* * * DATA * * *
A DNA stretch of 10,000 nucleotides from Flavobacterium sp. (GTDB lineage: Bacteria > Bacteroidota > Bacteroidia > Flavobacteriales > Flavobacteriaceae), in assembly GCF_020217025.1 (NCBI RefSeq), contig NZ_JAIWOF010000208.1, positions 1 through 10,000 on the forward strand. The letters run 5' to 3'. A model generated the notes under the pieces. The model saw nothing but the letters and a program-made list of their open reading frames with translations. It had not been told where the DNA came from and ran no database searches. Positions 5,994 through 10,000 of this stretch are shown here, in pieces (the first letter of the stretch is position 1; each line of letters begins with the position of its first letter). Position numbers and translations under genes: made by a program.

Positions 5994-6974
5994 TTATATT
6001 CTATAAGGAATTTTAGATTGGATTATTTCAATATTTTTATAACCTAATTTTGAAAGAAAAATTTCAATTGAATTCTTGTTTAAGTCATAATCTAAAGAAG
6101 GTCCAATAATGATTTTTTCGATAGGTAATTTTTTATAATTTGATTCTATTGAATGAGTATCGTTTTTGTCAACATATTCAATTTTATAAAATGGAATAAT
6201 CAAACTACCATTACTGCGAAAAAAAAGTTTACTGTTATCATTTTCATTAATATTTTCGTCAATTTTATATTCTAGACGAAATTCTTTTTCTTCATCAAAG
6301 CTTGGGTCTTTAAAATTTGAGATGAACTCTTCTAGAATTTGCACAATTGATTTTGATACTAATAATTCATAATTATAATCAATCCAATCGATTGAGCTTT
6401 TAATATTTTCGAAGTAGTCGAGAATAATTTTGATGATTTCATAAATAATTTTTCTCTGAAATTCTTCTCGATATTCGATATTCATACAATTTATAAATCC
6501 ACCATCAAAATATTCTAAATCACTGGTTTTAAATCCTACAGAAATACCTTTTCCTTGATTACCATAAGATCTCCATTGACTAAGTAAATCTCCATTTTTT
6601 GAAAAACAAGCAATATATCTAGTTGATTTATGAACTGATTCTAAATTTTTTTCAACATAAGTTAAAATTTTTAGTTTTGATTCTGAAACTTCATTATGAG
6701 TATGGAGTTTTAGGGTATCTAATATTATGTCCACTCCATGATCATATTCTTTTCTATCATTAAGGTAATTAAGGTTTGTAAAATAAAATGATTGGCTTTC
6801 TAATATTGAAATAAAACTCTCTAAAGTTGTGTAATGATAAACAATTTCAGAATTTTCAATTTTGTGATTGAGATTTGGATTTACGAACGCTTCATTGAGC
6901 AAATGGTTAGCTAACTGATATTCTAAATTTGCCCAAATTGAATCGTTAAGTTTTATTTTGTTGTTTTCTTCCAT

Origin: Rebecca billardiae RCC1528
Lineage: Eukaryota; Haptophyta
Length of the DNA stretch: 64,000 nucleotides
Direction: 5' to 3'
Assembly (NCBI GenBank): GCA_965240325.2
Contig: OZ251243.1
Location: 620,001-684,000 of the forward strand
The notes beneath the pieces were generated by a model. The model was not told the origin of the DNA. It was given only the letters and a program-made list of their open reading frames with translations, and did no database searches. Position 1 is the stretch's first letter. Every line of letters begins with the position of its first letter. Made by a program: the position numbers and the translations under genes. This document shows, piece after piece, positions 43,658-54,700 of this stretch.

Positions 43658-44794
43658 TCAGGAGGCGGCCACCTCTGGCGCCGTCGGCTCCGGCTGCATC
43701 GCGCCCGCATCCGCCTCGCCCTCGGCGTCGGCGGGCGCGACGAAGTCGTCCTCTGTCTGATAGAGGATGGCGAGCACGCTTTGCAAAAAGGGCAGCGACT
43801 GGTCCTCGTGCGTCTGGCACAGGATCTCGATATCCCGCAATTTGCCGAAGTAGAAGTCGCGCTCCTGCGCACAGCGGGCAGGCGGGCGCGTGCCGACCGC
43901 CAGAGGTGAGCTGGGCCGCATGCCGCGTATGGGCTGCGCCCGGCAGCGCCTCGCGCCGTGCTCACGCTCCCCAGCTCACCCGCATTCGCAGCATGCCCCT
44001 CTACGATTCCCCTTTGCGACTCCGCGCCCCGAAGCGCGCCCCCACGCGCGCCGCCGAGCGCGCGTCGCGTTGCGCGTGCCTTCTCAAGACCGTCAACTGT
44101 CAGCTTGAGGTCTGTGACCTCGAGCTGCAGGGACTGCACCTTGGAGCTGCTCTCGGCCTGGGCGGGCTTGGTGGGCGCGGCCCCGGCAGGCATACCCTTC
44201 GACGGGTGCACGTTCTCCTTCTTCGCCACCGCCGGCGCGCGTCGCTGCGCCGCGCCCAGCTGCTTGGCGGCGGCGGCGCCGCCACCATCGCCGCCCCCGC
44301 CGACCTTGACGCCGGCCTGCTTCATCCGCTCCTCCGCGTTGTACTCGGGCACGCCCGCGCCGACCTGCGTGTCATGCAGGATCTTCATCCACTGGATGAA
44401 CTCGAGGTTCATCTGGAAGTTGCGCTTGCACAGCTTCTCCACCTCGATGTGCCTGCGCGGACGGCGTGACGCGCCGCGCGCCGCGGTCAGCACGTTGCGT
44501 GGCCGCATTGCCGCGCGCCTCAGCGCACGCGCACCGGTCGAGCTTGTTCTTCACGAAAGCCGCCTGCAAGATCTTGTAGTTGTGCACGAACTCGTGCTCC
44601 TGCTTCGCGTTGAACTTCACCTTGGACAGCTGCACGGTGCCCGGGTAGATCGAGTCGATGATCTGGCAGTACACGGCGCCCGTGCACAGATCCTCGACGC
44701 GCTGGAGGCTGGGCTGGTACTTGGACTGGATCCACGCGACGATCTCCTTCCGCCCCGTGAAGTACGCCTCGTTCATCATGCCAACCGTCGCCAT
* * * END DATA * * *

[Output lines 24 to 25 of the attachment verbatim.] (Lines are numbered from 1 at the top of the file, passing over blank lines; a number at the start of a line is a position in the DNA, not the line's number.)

43701 GCGCCCGCATCCGCCTCGCCCTCGGCGTCGGCGGGCGCGACGAAGTCGTCCTCTGTCTGATAGAGGATGGCGAGCACGCTTTGCAAAAAGGGCAGCGACT
43801 GGTCCTCGTGCGTCTGGCACAGGATCTCGATATCCCGCAATTTGCCGAAGTAGAAGTCGCGCTCCTGCGCACAGCGGGCAGGCGGGCGCGTGCCGACCGC